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01.21.10

NBC Chief: 'No Press is Bad Press'

How does NBC expect fans to stay loyal after this month's chaos? Its top TV exec tells Kim Masters he hopes the battle was more closely followed in Hollywood than elsewhere.

How does NBC expect fans to stay loyal after this month's chaos? Its top TV exec tells Kim Masters he hopes the battle was more closely followed in Hollywood than elsewhere, and that Jay's "big fan base" will rally for him.

Following his agreement to leave NBC, Conan O'Brien wants to return to television as soon as possible. But that cannot occur before September. His assumed destination: Fox. Thus O'Brien continues to cement his image as the good guy and the victim in the late-night imbroglio.

NBC, which has taken a pounding financially and in public-relations terms, issued a statement Thursday morning confirming the move without mentioning O'Brien: Leno will go back to The Tonight Show on March 1, and Late Night With Jimmy Fallon will remain at 12:35.

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In an interview with The Daily Beast, NBC Universal Television Entertainment CEO Jeff Gaspin expressed optimism that Leno can overcome the obstacles before him. "Jay has a big fan base," he said.

Gaspin said he hopes that, despite the massive publicity and widespread interest in the story, this battle has been followed more closely in Hollywood than the rest of the country. He pointed out that Leno still plays to sell-out crowds when he performs stand-up. "There are some rabid Conan fans that probably never watched Jay and probably never will," he said.

Gaspin said television audiences are used to changes in schedules, and even though this has been especially dramatic and public, viewers will take this in stride.

But obviously this is not how things were meant to work out. NBC Universal CEO Jeff Zucker has taken to the airwaves in recent days to cast the failed exercise of placing Jay Leno in prime-time as a bold gamble that simply didn't pay off.

O'Brien continued to thumb his nose at NBC on the air Wednesday night, proposing during his show to spend as much of the network's money as possible on routines that weren't funny but expensive. "We can do whatever we want and they have to pay for it," he told his audience. He displayed a blue Bugatti Veyron with mouse ears, saying that he was using "the most expensive car in the world" to the accompaniment of the Rolling Stones song, "Satisfaction," which involves expensive licensing costs "Does it add anything at all to this comedy bit?" he asked his cheering audience. "No it doesn't. Is it crazy expensive to play on the air? . . . Hell, yes."

O'Brien said the cost of the bit was $1.5 million.

It underscored how this exercise has been costly for NBC in every way. The settlement is reportedly $32.5 million for O'Brien and $12 million for his staff and industry observers estimate the damage to the network, all in, at about $200 million.

There has also been harm to the image of the star that NBC decided to keep. Leno has been pounded relentlessly on the air by fellow comics on the other networks, perhaps most personally by David Letterman. After Leno attempted to explain his side of the story in a statement on his show earlier this week, Letterman lashed back. Claiming, disingenuously, that “I don’t have a dog in this fight,” Letterman—who obviously will now be re-matched against Leno in late night—said he had known Leno for many years and “what we’re seeing now is kind of vintage Jay.”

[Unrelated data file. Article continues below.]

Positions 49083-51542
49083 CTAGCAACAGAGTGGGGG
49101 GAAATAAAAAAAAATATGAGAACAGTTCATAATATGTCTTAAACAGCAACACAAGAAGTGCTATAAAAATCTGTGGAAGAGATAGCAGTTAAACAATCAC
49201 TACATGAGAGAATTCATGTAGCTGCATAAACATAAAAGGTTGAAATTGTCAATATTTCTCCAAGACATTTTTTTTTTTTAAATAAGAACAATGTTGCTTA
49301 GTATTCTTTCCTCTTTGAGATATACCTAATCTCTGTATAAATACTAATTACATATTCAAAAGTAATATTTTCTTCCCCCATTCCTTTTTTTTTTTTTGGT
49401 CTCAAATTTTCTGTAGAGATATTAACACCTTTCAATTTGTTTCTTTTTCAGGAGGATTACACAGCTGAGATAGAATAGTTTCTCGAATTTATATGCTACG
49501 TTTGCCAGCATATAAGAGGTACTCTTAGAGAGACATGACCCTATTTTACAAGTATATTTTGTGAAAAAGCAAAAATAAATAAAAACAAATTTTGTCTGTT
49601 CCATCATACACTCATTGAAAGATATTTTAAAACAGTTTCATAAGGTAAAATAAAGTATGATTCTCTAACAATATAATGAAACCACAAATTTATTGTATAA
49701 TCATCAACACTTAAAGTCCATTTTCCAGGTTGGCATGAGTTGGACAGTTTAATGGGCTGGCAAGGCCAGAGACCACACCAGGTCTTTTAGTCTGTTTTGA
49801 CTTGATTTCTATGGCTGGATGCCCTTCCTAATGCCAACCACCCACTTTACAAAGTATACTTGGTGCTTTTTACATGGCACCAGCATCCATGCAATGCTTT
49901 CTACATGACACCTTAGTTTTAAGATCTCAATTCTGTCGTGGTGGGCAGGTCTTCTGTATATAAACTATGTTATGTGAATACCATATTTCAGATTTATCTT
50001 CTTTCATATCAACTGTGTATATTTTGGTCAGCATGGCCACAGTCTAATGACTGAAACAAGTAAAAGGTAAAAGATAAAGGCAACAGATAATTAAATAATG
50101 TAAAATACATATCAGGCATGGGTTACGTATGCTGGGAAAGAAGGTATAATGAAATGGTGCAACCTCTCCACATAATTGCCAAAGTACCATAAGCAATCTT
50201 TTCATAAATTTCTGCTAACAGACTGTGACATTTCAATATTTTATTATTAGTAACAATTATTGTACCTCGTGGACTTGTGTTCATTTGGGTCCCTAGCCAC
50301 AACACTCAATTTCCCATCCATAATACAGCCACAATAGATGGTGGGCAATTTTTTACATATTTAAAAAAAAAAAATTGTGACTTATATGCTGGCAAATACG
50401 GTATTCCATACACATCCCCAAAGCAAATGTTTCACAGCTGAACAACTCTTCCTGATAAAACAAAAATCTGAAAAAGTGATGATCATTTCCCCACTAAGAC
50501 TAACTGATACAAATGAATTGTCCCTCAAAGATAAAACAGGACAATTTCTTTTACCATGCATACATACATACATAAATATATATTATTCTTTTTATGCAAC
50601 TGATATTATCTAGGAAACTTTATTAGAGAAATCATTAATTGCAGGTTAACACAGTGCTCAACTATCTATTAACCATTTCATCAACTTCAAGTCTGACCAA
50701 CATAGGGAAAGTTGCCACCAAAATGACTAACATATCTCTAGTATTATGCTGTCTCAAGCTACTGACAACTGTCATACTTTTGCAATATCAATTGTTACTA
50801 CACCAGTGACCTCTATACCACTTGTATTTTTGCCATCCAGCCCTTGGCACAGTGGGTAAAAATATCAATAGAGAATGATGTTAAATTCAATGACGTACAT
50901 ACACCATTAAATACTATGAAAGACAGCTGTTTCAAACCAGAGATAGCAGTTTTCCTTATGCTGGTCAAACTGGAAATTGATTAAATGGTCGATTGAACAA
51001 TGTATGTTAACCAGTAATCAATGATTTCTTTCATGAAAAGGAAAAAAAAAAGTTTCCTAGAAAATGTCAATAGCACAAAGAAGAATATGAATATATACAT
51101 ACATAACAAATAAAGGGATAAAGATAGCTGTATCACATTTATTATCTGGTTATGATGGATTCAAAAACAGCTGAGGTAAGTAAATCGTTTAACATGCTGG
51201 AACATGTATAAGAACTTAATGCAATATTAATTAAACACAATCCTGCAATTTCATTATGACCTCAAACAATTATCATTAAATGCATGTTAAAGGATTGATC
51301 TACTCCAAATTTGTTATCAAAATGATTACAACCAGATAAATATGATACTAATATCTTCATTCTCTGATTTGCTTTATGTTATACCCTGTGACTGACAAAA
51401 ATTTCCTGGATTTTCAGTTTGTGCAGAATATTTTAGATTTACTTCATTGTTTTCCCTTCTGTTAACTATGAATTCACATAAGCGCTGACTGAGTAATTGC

Noting that Leno had said no one should blame O’Brien for the unfolding brawl, Letterman observed—to applause--“No one is blaming Conan.” He went on to mock Leno for failing to leave NBC when the network laid plans for him to retire. “You leave,” Letterman said and, launching into an imitation of Leno’s voice, continued, “You don’t [say], ‘I’ll be in the lobby if you need me.’ You don’t hang around.”

The onslaught left Leno in a bind. When he lashed back at Letterman—alluding to Letterman’s infidelity and marital troubles—he exposed a mean-streak previously unseen by his fans. A major question now is whether Leno will be able to return to ratings dominance on The Tonight Show.

Asked about the damage to the NBC brand, Gaspin reiterated his hope that Hollywood cares more about the drama than the average Leno fan, adding, "What's the cliche? No press is bad press? I hope that's true in this case." He also said the Olympics provide "a great opportunity to bring luster back to NBC. It's coming at a perfect time."

As for O’Brien’s future, should Fox chose to put him on the air at 11 p.m., the network will have to sort through a thicket of issues with its affiliated stations. And there would be a cost to those stations. Some run extended newscasts that begin at 10 p.m. and continue until 11:30, incurring no significant expenses, while others have contracted to run syndicated programming.

But an informed source says Fox could likely clear between 60 and 70 percent of the country by September, when O'Brien—who has finally gained in the ratings throughout this brouhaha, and has emerged as the story’s hero--will be free to return to the air.

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Kim Masters covers the entertainment business for The Daily Beast. She is also the host of The Business, public radio's weekly program about the business of show business. She is also the author of The Keys to the Kingdom: The Rise of Michael Eisner and the Fall of Everybody Else.